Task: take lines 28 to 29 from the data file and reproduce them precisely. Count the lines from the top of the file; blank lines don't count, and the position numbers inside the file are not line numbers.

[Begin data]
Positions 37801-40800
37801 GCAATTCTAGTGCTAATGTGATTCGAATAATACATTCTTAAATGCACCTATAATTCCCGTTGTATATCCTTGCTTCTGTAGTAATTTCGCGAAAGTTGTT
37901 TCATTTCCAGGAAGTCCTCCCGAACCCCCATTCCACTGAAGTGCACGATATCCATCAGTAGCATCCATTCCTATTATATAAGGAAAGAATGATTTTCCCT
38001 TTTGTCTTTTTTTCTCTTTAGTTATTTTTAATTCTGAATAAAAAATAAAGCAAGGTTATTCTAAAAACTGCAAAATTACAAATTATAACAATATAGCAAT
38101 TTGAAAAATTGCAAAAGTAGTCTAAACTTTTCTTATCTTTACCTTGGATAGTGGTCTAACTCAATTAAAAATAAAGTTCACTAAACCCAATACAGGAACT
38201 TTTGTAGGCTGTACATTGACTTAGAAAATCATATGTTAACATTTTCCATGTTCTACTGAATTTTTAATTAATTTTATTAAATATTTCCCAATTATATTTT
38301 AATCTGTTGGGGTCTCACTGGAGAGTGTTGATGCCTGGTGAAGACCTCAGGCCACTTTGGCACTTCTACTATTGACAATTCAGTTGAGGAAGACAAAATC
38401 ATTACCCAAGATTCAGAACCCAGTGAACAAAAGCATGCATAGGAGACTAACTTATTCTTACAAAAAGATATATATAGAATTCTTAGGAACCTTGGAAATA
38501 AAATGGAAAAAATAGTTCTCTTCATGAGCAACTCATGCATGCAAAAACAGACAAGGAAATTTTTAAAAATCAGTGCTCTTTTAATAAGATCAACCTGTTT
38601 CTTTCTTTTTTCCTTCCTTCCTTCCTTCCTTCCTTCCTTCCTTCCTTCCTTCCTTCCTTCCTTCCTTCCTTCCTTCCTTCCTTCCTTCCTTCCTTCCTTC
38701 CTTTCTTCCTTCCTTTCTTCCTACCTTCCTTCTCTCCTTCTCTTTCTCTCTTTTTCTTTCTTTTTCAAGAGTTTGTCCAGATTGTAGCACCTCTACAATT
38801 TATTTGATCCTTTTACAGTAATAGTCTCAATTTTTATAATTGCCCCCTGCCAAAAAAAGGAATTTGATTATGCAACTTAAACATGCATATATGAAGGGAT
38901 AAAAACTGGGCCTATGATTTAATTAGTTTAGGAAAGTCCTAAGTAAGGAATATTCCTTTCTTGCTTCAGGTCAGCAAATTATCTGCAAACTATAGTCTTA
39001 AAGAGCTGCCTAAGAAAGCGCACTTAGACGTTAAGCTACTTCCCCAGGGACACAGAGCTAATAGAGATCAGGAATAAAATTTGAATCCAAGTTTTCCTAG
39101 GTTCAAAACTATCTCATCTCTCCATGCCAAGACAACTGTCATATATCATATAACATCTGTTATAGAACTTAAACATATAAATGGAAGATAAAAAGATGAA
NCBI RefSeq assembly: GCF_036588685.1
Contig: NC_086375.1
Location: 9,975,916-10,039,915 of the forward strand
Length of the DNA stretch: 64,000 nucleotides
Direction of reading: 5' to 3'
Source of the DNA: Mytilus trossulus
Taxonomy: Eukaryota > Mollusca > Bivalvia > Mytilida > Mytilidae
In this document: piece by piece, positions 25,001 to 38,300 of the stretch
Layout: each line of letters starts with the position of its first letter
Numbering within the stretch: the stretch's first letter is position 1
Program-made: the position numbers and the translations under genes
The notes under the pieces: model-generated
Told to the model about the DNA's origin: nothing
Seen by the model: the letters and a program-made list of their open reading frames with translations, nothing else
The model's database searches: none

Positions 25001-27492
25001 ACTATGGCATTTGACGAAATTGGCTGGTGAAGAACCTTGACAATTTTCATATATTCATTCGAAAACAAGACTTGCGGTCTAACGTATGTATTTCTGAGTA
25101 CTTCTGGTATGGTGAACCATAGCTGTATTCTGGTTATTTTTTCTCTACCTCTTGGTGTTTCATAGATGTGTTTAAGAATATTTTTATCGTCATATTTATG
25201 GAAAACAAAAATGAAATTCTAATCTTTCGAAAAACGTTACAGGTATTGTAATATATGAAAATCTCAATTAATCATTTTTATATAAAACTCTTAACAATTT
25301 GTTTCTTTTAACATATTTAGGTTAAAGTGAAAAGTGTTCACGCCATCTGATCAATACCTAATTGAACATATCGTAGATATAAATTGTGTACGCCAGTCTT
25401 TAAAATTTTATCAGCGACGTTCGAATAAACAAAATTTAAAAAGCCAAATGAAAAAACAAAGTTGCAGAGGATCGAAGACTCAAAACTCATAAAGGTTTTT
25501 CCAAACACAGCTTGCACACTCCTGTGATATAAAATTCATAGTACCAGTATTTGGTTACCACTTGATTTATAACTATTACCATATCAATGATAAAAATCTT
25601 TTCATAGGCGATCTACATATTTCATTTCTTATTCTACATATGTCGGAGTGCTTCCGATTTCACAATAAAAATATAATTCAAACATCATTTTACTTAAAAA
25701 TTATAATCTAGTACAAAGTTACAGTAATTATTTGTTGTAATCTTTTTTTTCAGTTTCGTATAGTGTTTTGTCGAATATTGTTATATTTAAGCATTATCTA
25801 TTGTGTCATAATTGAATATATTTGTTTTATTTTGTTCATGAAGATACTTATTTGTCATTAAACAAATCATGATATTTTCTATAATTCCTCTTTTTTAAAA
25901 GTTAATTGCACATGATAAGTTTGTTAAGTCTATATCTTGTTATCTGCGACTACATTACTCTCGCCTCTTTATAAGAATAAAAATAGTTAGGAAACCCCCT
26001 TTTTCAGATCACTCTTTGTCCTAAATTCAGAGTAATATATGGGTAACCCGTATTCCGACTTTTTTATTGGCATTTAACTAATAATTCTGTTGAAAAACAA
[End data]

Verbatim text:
Told to the model about the DNA's origin: nothing
Seen by the model: the letters and a program-made list of their open reading frames with translations, nothing else